Realising that most of today’s students may not be into extracurricular reading, I’d even suggest that an optional course on minor sub-cultures might be made available. But making such courses compulsory is too much even for someone with my unwavering devotion to progress.

At a weak moment I may even suggest that universities ought to be places for acquiring higher learning, not venting baser emotions. What should matter isn’t the racial composition of the student body, faculty or subjects studied but pursuit of academic excellence.

When a university becomes a battleground for ideological warfare, it first stops being a university and then the worst possible ideology wins. I dare suggest that mine is the truly colour-blind approach to such matters.

Our former PM Dave disagrees – or rather did so when he was still in office. Then he was aghast that Oxford only took on 27 black students in 2014. That line of thought is echoed by today’s second-year student Billy Nuttall, who’s horrified that fewer than 10 students at Magdalen College are from ethnic minorities.

Note that Dave knows that precise numbers work best, while Billy doesn’t. How many is “fewer than 10”? One? Four? Nine?

To any sane person it wouldn’t matter, but then no sane person would give two flying bucks about the number of off-white students. Such a hypothetical, and increasingly mythical, individual would only care that university places should be taken by the most qualified aspirants.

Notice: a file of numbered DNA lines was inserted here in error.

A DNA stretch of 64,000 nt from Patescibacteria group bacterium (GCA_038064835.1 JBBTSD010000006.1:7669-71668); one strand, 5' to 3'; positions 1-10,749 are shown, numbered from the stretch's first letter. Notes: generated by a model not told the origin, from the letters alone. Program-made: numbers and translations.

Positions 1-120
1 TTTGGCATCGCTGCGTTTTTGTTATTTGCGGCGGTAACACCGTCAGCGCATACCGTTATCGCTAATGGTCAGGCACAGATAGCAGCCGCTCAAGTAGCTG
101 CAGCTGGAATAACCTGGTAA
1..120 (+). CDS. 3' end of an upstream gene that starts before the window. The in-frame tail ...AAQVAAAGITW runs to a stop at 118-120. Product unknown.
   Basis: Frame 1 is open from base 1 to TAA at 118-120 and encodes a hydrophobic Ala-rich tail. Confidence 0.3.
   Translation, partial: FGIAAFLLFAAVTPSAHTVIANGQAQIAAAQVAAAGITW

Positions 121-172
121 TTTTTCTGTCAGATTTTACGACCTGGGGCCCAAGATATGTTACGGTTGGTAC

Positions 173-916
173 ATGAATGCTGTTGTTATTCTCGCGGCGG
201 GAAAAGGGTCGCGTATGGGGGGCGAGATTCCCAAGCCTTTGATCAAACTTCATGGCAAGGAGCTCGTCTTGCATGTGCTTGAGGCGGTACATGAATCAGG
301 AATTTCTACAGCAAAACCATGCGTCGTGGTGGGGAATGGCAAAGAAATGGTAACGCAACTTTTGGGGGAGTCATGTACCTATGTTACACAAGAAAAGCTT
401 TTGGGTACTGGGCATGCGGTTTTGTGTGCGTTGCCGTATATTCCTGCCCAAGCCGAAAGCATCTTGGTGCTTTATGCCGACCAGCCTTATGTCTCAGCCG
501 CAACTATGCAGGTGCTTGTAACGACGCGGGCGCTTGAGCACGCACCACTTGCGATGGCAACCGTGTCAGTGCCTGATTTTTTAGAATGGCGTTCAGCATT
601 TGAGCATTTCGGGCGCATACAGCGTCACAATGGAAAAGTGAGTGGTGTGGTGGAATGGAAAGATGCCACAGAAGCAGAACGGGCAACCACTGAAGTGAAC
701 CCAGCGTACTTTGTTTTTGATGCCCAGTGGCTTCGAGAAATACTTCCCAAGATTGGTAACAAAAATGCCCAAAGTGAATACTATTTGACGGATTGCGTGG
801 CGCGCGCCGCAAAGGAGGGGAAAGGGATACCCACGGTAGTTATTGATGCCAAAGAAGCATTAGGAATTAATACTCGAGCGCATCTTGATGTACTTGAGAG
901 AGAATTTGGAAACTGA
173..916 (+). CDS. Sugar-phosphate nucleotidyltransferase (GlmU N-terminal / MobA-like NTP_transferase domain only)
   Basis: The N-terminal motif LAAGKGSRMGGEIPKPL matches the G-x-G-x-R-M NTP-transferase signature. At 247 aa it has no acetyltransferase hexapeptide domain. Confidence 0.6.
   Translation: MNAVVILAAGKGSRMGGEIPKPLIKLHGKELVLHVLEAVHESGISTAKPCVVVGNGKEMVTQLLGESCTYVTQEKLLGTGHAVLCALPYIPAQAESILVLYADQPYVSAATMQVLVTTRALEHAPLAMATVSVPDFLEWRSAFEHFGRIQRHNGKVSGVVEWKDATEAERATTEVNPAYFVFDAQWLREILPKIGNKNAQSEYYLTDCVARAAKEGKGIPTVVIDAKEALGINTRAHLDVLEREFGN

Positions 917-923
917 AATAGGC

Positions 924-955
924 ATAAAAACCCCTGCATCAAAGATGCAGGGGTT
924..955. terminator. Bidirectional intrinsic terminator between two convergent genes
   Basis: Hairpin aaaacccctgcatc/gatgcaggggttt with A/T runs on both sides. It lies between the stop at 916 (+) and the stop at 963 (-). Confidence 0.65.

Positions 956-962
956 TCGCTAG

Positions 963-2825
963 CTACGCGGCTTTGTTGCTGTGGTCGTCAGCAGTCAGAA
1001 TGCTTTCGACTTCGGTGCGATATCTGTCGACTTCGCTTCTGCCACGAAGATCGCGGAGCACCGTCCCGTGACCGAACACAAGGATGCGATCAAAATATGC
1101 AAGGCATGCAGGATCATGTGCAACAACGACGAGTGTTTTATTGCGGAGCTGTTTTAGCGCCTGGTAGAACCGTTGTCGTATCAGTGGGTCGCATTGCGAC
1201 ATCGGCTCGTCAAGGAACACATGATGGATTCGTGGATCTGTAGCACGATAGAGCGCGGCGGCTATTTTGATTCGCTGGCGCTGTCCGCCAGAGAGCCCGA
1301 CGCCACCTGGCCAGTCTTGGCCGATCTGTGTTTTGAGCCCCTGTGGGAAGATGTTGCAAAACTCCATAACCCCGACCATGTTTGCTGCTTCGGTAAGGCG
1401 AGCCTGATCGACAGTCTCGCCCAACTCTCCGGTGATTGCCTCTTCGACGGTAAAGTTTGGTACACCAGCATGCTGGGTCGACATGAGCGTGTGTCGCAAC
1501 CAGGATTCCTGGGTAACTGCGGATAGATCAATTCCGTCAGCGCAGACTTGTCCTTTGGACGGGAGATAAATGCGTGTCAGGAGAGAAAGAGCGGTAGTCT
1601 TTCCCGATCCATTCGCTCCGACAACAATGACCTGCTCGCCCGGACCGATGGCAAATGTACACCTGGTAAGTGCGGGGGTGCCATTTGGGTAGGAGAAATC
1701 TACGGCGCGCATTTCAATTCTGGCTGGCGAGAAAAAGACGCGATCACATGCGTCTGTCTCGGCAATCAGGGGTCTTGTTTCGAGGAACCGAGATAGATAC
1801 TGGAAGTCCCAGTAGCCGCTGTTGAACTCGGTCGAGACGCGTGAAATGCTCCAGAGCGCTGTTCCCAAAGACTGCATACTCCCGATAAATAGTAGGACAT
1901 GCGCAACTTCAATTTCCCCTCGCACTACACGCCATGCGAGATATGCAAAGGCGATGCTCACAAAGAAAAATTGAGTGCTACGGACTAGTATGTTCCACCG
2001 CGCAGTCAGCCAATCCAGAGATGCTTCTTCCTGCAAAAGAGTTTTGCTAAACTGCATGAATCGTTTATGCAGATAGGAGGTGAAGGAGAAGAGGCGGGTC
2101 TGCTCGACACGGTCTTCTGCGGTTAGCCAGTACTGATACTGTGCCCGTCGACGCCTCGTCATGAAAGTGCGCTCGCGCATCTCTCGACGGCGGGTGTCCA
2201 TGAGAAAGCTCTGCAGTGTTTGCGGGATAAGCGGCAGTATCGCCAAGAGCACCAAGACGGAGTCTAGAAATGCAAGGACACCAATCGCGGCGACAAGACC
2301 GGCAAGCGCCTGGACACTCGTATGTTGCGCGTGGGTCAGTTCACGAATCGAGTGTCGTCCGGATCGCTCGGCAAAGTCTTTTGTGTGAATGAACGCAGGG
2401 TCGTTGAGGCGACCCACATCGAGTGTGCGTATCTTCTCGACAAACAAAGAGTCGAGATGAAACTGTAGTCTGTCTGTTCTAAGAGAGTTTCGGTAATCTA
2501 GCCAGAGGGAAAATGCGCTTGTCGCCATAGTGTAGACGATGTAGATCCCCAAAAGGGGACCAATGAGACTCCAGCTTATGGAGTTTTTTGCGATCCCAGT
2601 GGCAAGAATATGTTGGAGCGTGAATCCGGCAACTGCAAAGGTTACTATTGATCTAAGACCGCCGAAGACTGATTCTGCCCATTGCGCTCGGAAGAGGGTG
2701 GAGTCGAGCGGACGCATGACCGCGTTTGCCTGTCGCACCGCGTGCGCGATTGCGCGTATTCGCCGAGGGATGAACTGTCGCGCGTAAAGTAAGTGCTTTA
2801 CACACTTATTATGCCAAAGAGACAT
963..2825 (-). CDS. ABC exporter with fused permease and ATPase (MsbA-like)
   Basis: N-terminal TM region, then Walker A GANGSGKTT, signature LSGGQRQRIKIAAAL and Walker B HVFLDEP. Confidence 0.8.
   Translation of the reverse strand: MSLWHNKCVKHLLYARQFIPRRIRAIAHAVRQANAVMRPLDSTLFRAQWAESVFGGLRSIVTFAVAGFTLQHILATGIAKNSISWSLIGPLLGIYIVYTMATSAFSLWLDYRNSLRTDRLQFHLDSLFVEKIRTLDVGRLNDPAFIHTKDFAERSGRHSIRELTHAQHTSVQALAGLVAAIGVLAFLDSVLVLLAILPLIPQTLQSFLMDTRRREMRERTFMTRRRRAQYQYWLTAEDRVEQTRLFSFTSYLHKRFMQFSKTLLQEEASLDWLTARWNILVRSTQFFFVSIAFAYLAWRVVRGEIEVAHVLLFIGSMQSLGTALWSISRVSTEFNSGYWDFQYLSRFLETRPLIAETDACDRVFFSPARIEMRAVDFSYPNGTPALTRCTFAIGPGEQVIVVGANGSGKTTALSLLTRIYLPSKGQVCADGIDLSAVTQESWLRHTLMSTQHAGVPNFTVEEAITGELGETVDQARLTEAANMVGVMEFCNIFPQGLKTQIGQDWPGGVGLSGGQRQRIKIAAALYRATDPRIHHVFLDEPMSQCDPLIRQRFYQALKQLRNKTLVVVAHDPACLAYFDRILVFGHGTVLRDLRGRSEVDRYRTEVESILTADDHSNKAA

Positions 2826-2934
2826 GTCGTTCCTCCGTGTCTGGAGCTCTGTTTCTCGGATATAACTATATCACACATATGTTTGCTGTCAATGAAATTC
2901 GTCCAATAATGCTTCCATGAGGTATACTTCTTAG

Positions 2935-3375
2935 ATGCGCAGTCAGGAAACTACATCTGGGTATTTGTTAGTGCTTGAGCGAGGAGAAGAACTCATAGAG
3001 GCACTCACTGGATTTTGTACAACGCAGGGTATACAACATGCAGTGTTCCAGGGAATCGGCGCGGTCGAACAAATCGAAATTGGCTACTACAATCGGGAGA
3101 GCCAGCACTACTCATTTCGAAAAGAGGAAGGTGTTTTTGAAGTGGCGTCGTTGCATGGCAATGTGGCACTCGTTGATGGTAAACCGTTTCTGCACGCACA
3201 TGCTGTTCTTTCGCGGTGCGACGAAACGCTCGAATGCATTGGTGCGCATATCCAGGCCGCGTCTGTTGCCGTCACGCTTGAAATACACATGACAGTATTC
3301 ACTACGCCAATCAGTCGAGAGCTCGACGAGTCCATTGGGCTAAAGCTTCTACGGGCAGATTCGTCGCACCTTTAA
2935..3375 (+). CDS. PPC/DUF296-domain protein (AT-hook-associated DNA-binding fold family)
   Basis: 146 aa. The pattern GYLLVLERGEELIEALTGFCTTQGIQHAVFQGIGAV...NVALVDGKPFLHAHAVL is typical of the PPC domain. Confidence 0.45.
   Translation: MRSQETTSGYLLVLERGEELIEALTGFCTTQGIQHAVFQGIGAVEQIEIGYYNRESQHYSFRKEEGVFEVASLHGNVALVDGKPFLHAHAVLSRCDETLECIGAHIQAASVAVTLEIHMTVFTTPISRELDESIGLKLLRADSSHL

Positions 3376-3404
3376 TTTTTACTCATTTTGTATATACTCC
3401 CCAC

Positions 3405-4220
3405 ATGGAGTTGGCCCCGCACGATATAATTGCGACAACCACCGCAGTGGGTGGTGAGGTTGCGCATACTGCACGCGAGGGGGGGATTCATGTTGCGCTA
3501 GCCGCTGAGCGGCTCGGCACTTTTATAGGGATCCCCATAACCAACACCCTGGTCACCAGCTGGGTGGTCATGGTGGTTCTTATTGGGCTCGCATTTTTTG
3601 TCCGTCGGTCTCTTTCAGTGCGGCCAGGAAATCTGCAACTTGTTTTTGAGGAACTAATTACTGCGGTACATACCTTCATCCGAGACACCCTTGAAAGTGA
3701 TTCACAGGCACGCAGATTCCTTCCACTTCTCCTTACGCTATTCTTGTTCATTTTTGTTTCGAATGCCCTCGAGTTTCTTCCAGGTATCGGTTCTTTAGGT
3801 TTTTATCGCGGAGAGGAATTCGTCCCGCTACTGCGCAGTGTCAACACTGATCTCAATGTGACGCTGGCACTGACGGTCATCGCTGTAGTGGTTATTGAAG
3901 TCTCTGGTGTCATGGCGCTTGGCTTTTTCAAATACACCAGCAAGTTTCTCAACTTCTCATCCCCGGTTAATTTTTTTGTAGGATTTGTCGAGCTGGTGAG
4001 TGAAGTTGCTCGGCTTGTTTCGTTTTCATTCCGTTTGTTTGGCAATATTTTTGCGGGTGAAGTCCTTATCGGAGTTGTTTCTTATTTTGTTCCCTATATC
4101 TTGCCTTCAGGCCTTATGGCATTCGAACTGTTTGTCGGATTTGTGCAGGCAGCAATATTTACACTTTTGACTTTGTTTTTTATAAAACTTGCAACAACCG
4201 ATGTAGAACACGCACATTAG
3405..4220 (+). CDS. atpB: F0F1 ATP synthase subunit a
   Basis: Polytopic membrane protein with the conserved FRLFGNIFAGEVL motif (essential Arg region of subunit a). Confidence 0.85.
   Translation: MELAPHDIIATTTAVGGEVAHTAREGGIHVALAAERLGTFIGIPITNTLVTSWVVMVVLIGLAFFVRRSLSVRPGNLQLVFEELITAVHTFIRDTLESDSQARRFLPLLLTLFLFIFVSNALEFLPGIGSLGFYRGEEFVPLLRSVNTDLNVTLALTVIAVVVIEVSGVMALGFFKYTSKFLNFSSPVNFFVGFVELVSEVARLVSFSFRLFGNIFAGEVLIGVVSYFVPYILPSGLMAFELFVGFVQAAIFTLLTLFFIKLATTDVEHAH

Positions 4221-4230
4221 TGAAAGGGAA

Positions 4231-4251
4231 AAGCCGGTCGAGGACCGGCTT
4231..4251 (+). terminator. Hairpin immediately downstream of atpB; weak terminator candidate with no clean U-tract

I’m absolutely certain that no university in Britain would reject a black student who’s more qualified than a competing white candidate. Hence what Dave & Billy desire is rejecting white candidates in favour of less qualified black ones. This strikes me as a tad unjust – not to mention injurious to the very purpose of the university.

But then I remember my love of progress and bemoan the fact that Oxford, with its obdurate adherence to traditional academic subjects, still lags behind other Anglophone universities.

For example, you could if you wish take a course in ‘The Lesbian Phallus’ at the Occidental College, LA (Critical Theory, Social Justice Dept.). And Queen’s, Belfast, offers ‘How to Train in the Jedi Way’.

Not to be outdone, Georgetown University counters with ‘Philosophy and Star Trek’. You can pursue ‘Harry Potter Studies’ at Durham or ‘The Life and Times of Robin Hood’ at the type-cast Nottingham University.

Alfred University, NYC, can contribute to your intellectual growth by offering ‘Maple Syrup Making’, and Glasgow proudly lists a post-graduate course on ‘The History of Lace Knitting in Shetland’.